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November 06, 2003
W3C Working Draft on Anti-Robot Tests
The World Wide Web Consortium (W3C) has been one of the leaders in ensuring the web is accessible to everyone despite disability (Web Accessability Initiative). Now, C|Net News reports that the W3C is concerned about access for the visually impaired being hindered by so-called "robot tests" (W3C criticizes antirobot tests). These tests, which are frequently used by websites for registration purposes, require a visual verfication of text and numerals obscured in an image so that a computer cannot decipher the text, but a human (with our awesome text processing capabilities) can. If you've recently signed up for a Hotmail account or for eBay or something, you've run into one of these tests. The tests have been fairly successful at preventing spammers and other bad actors from accessing protected services. Problem is, the visually impaired are also prevented from accessing these services.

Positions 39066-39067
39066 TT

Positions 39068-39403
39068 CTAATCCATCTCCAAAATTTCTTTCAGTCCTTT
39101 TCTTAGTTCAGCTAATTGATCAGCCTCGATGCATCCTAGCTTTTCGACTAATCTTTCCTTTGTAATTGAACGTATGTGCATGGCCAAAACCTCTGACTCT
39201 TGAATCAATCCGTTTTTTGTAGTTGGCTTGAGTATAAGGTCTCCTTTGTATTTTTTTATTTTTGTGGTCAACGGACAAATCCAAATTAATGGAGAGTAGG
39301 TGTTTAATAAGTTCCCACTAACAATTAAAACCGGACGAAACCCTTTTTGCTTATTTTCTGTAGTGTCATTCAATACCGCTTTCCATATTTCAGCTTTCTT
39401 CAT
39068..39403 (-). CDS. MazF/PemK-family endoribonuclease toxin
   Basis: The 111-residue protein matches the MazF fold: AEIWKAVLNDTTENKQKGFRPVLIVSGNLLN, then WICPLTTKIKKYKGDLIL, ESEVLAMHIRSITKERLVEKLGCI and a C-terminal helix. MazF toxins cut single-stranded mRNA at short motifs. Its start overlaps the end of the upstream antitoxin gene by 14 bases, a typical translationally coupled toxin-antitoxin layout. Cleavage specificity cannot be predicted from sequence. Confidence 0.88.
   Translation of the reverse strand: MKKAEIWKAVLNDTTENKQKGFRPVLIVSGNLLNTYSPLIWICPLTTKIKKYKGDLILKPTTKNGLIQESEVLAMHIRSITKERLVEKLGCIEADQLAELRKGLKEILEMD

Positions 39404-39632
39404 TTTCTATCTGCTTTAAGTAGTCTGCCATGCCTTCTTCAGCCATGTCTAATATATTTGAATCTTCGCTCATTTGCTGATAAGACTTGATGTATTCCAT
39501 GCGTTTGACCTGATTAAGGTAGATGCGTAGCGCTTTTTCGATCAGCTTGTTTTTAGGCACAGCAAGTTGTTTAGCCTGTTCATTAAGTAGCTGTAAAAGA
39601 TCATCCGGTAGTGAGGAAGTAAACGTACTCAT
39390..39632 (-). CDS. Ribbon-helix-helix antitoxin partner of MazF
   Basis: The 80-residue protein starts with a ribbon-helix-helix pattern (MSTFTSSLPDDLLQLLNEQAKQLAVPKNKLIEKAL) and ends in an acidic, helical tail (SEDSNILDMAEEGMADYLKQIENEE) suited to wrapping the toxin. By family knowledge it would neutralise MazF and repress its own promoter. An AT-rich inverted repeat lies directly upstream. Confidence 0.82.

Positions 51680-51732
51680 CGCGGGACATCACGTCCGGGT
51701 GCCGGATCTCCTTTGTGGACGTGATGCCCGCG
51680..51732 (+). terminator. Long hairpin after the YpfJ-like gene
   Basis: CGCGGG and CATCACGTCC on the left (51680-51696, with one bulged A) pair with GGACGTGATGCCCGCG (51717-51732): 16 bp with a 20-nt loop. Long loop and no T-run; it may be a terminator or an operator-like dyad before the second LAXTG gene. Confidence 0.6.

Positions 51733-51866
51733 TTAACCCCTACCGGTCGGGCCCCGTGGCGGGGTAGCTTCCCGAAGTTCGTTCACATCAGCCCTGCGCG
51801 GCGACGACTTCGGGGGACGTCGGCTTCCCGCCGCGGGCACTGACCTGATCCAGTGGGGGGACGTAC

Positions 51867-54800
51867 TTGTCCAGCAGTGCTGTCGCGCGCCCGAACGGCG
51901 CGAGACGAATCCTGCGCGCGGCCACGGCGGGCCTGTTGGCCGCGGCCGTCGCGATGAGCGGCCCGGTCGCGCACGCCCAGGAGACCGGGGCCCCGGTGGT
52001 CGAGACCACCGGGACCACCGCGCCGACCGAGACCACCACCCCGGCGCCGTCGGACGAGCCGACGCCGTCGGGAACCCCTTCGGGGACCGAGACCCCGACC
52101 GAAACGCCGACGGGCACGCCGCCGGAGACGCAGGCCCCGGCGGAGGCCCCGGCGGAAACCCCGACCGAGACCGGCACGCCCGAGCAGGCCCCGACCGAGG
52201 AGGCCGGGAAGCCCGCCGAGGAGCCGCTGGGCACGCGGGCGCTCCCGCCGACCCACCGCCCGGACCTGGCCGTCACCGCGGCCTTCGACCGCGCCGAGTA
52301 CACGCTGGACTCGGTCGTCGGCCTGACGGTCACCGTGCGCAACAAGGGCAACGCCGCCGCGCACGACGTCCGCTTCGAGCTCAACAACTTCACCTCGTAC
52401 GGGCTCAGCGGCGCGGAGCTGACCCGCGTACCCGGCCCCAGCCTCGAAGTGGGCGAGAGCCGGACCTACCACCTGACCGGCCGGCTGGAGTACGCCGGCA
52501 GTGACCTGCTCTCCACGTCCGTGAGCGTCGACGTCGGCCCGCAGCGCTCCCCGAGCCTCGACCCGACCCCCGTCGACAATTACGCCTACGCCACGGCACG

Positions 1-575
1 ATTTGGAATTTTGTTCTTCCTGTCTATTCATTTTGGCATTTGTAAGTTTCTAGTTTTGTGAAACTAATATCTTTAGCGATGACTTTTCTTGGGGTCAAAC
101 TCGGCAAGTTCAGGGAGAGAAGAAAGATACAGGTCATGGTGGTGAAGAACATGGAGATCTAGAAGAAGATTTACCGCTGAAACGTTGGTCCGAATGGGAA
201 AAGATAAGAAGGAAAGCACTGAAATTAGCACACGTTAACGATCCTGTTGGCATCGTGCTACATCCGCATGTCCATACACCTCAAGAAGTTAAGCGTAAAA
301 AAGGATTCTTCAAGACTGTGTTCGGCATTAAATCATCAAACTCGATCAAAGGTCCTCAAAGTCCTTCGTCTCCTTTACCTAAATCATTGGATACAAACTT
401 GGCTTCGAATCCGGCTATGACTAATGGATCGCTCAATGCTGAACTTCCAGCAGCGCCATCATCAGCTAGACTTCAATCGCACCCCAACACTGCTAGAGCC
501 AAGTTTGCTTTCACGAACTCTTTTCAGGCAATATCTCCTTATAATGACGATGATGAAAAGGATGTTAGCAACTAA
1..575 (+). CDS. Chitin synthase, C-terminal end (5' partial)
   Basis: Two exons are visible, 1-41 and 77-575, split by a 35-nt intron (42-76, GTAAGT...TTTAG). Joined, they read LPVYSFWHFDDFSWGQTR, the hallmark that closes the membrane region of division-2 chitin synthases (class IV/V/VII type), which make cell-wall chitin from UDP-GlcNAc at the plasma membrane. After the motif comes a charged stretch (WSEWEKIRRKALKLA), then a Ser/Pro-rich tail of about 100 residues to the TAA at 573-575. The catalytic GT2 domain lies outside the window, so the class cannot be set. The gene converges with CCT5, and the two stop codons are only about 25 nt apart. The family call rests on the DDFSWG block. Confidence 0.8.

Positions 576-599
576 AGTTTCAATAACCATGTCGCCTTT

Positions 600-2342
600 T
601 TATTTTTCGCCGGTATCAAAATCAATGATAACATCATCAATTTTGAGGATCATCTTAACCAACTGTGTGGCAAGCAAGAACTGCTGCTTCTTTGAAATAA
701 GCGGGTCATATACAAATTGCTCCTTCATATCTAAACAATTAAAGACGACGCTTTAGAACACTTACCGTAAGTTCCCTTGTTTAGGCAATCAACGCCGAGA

This is a tough problem and I sympathize with both sides. The W3C has put forth a working draft in an attempt to develop some solutions (Inaccessibility of Visually-Oriented Anti-Robot Tests: Problems and Alternatives).
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